The preparation of large areas of periodic nano-arrays requires the precise alignment of the interfering beams. It is worth noting here that the interference pattern formed by four beams in a right-angled corner-reflector interferometer is invariant in the direction of z-axis, as the z-components of the wave vectors are identical, see Eq. (3). This means that the orientation of the photoresist-coated sample and its perpendicularity to the mirrors is not critical and small deviations result only in negligible variations in the periods of the recorded pattern. The most critical parameter influencing the quality of the resulting interference pattern is the angle between two interferometer mirrors. When the angle differs from 90° by a small angle γdev, it can be shown that the interference pattern will be altered in one direction, resulting in a Moirè-like pattern made of interference patterned stripes of high contrast as well as intermediate zones between those stripes where the contrast is poor, see Fig. 4(a). Each stripe is shifted by Λ/2 in the perpendicular direction and the period of these fringes is ΛM = Λ/(2sin2γdev), (Λ = Λx and Λ = Λy for patterns closer to the mirror I and II, respectively, see Fig. 1). Considering this, we can directly derive the maximum deviation γdev for given dimensions of the nanostructure, where we need the contrast to be within certain limits. For example, when we demand the interference pattern Vglobal to be better than 80% of its optimum value (optimum contrast can be found in the center of each stripe, at y = mΛM, where m is integer) within the stripe at least 1 mm wide, the period of the stripes ΛM would have to be at least 4 mm. With this assumption with a period of the structure having e.g. Λx = Λy = 400 nm, the deviation of the mirrors has to be less than 25 μrad.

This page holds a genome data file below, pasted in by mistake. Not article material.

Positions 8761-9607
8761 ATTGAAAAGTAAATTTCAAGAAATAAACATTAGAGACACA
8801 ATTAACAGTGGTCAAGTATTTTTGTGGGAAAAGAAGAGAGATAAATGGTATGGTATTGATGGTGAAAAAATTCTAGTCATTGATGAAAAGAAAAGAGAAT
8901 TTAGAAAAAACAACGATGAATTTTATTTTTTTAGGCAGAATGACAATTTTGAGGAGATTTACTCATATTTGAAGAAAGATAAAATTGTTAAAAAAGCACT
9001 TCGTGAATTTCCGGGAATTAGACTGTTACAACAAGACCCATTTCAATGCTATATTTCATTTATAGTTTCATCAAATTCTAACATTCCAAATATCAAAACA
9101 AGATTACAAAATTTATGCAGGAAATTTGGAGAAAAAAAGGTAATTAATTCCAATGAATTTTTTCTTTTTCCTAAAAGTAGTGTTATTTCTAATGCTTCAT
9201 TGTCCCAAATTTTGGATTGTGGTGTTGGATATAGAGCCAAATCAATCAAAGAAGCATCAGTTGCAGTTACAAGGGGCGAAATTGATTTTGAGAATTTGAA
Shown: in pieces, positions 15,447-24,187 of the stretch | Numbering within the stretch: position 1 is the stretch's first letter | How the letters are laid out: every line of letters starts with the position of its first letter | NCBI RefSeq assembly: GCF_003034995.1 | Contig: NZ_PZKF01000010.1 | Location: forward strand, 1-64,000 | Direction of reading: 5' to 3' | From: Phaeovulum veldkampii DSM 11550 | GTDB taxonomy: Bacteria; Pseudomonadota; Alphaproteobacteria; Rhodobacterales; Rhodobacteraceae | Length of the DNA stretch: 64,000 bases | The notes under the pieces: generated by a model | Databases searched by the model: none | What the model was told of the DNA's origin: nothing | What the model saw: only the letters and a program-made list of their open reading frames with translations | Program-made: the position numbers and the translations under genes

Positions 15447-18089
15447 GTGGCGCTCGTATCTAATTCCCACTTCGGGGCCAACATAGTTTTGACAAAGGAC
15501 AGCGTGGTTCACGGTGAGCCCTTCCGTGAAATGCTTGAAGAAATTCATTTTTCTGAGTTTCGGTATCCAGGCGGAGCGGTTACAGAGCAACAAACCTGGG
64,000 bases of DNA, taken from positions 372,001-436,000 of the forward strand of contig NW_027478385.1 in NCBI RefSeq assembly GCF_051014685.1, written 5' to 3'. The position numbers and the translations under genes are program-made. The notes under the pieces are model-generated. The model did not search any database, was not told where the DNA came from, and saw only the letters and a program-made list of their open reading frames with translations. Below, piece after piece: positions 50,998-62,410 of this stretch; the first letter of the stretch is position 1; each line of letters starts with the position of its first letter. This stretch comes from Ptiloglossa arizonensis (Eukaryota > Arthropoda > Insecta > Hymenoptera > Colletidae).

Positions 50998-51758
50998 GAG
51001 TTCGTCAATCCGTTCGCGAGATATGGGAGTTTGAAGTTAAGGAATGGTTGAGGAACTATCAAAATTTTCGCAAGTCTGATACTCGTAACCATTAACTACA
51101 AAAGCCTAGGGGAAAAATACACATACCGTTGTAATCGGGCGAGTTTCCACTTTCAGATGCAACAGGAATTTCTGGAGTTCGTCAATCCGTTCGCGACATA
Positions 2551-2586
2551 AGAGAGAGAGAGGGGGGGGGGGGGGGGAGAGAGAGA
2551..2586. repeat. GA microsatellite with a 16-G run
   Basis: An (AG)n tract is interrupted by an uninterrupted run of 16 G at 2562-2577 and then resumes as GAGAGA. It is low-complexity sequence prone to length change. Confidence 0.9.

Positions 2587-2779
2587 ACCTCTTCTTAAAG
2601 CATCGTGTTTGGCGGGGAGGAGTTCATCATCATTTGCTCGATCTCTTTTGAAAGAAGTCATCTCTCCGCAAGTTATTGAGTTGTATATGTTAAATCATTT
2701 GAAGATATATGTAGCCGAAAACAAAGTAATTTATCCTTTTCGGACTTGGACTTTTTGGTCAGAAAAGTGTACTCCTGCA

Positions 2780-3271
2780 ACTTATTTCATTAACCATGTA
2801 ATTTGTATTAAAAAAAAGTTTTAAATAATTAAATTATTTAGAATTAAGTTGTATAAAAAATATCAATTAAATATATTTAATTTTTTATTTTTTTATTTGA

The precise adjustment of the right angle between the interferometer mirrors can be done using a special interferometric approach, see Fig. 4(b). We used a special shear plate, a slightly wedged glass plate, to generate the interference fringes. The interferometer was rotated so that the both mirrors were oriented vertically (θ = 0). The waves reflected from both mirrors were than directed back to the shear plate and after the reflection on its front and back surfaces they illuminated the screen where the interference pattern was formed, see Fig. 4(b). The slope and spacing of the interference fringes formed in the areas denoted as I, II and III were set to be identical by the adjustment of the angle between the interferometer mirrors. Using this interference-based alignment technique in combination with the fine screw-driven adjustment of the mirror tilt, it was possible to control the angular deviation of the mirrors γdev to be smaller than 10 μrad.